Accord would regulate fishing in Arctic waters

Andrew E. KramerThe New York Times

MOSCOW -- It was once protected by ice. Now regulation will have to do the work.

The governments of the five countries with coastline on the Arctic have concluded that enough of the polar ice cap now melts regularly in the summertime that an agreement regulating commercial fishing near the North Pole is warranted.

Talks are scheduled for later this month among diplomats and fisheries officials from Norway, Denmark, Canada, the United States and Russia. Most concern is focused on newly ice-free waters above the Bering Strait, above the exclusive economic zones of Russia and the United States, and now accessible to trawler fleets from hungry Pacific Ocean nations like China and Japan.

An accord would protect the open water until the fish stocks there can be more fully studied.

Though supported by conservationists, the agreement's principal intention is not to conserve this new fish habitat, formed by the receding of polar ice as the world warms up. The intention of an accord, backed by fishing industries in the coastal nations, is to manage for commercial exploitation any stocks of fish that already inhabit the ocean but used to live under the ice, such as Arctic cod, as well as fish that may migrate into the new ice-free zone from farther south, as the ocean warms.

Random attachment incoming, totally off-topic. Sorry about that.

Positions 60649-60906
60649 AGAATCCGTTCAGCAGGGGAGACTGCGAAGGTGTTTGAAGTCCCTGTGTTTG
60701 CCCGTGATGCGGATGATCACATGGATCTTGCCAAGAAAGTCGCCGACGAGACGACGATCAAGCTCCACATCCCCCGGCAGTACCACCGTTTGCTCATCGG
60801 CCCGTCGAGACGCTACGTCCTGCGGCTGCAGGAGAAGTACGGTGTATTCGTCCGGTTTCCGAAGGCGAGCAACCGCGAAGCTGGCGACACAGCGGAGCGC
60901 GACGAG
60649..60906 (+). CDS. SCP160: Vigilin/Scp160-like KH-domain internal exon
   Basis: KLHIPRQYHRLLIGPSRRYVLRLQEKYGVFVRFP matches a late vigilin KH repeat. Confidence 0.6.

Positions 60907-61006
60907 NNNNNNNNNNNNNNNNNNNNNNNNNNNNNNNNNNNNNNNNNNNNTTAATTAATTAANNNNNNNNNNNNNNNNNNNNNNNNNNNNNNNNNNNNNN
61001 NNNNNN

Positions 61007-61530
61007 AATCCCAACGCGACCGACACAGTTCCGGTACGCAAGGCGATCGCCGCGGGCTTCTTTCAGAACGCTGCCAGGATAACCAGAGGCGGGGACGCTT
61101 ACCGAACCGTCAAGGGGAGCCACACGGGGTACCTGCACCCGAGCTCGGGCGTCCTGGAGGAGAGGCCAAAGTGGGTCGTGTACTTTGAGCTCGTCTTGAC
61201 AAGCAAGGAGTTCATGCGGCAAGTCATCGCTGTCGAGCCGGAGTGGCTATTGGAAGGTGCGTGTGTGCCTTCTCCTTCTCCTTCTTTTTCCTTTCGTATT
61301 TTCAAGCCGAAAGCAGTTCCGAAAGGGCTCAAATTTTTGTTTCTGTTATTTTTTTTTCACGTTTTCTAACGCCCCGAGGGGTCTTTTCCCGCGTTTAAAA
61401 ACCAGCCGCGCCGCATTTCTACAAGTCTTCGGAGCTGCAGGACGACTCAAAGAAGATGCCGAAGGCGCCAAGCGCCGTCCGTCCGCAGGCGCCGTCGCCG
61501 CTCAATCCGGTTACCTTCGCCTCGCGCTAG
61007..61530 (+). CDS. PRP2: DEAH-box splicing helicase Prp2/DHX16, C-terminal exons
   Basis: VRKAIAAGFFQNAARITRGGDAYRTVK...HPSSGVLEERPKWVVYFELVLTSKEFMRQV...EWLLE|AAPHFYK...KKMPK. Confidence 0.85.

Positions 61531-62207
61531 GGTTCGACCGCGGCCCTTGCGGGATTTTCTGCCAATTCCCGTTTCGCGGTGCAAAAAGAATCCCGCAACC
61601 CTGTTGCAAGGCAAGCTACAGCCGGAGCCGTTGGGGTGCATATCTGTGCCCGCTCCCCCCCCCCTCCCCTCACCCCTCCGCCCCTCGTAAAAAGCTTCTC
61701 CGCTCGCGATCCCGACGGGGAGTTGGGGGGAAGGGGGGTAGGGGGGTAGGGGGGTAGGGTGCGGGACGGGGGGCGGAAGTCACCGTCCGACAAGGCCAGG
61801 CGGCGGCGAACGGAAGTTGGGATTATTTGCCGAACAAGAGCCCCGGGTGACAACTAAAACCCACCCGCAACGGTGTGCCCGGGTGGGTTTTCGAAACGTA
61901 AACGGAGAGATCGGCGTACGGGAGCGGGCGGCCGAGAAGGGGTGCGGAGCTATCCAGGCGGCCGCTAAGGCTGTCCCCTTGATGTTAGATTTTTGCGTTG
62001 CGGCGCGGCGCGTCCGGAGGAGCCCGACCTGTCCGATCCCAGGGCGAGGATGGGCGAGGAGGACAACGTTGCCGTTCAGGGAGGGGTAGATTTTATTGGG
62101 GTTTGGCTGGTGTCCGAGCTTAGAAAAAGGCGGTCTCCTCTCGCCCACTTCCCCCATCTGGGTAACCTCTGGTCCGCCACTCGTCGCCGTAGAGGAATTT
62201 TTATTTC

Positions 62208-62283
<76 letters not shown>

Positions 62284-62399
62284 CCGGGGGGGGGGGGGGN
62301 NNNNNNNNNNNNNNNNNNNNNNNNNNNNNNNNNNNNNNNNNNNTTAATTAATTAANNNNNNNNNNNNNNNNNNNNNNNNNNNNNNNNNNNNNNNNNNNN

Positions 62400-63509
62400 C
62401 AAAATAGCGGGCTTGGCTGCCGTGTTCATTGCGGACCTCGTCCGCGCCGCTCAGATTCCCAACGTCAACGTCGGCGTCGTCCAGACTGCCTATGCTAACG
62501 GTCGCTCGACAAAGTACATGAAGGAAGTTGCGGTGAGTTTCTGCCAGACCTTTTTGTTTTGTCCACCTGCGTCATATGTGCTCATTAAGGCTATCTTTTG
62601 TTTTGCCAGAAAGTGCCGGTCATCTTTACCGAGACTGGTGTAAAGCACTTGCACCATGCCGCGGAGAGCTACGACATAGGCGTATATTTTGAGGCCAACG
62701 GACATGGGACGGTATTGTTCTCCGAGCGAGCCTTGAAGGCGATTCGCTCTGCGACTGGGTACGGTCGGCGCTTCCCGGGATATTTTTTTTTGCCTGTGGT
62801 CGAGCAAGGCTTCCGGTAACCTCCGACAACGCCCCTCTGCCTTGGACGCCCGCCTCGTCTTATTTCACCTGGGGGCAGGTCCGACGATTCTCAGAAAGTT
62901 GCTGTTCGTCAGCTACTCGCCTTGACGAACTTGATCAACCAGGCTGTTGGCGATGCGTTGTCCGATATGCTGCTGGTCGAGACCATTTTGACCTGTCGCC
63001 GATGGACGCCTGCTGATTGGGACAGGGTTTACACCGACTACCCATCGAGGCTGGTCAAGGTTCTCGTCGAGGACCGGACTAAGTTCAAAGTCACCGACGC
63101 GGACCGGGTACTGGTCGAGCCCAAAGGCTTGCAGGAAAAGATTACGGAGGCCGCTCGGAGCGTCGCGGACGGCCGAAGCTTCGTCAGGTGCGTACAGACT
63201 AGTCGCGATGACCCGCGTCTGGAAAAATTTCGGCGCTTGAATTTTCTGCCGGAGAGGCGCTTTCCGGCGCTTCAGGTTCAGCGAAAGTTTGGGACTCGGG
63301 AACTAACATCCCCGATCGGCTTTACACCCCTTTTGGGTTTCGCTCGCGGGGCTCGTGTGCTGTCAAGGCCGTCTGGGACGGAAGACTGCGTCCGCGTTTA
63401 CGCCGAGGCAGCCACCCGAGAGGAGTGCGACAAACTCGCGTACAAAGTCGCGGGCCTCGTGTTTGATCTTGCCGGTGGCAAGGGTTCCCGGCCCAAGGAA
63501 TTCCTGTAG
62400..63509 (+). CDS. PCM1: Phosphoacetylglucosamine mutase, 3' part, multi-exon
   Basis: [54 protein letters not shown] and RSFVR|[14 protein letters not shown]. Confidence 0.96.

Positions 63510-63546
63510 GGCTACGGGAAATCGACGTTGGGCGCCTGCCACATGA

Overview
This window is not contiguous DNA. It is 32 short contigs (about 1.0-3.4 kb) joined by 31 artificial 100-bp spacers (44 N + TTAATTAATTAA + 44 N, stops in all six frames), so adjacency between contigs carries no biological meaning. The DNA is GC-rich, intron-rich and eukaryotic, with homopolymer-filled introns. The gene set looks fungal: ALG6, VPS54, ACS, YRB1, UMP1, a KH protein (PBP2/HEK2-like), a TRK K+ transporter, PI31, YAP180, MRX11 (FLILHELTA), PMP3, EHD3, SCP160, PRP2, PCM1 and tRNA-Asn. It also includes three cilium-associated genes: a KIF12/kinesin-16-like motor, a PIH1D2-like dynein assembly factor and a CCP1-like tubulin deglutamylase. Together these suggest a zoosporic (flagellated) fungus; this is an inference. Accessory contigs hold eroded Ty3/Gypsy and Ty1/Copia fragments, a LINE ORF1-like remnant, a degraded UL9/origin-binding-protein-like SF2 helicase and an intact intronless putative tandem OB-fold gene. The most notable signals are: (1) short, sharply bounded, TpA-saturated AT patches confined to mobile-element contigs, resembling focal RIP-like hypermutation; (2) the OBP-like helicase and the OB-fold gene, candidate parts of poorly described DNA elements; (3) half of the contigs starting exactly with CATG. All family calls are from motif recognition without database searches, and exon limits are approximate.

Russia had been a holdout in the negotiations, started by the United States five years ago. But the upper chamber of Russian's Parliament, the Federation Council, signaled support for the agreement last year. Talks are scheduled to begin April 29 in Washington, the State Department has confirmed.

If successful, it will represent the third such accord struck by countries in the far north to manage the commercial development and industrialization of the region, which is expected to increase with global warming.

The fishing accord would regulate commercial harvests in an area farther offshore -- in the so-called doughnut hole of the Arctic Ocean. This is a Texas-sized area of international water that includes the North Pole and is encircled by the exclusive economic zones of the coastal countries.

The part of the doughnut hole that is thawing most quickly in the eastern Arctic, above Alaska and the Russian region of Chukotka, is well within the range of industrial fishing fleets in Asia.

Chinese trawlers fish for krill in Antarctic waters, about 7,500 miles from China. The Arctic Ocean international zone is only about 5,000 miles from the Chinese coast, according to maps prepared by a Russian fisheries journal, Rybnye Resorsi.

The New York Times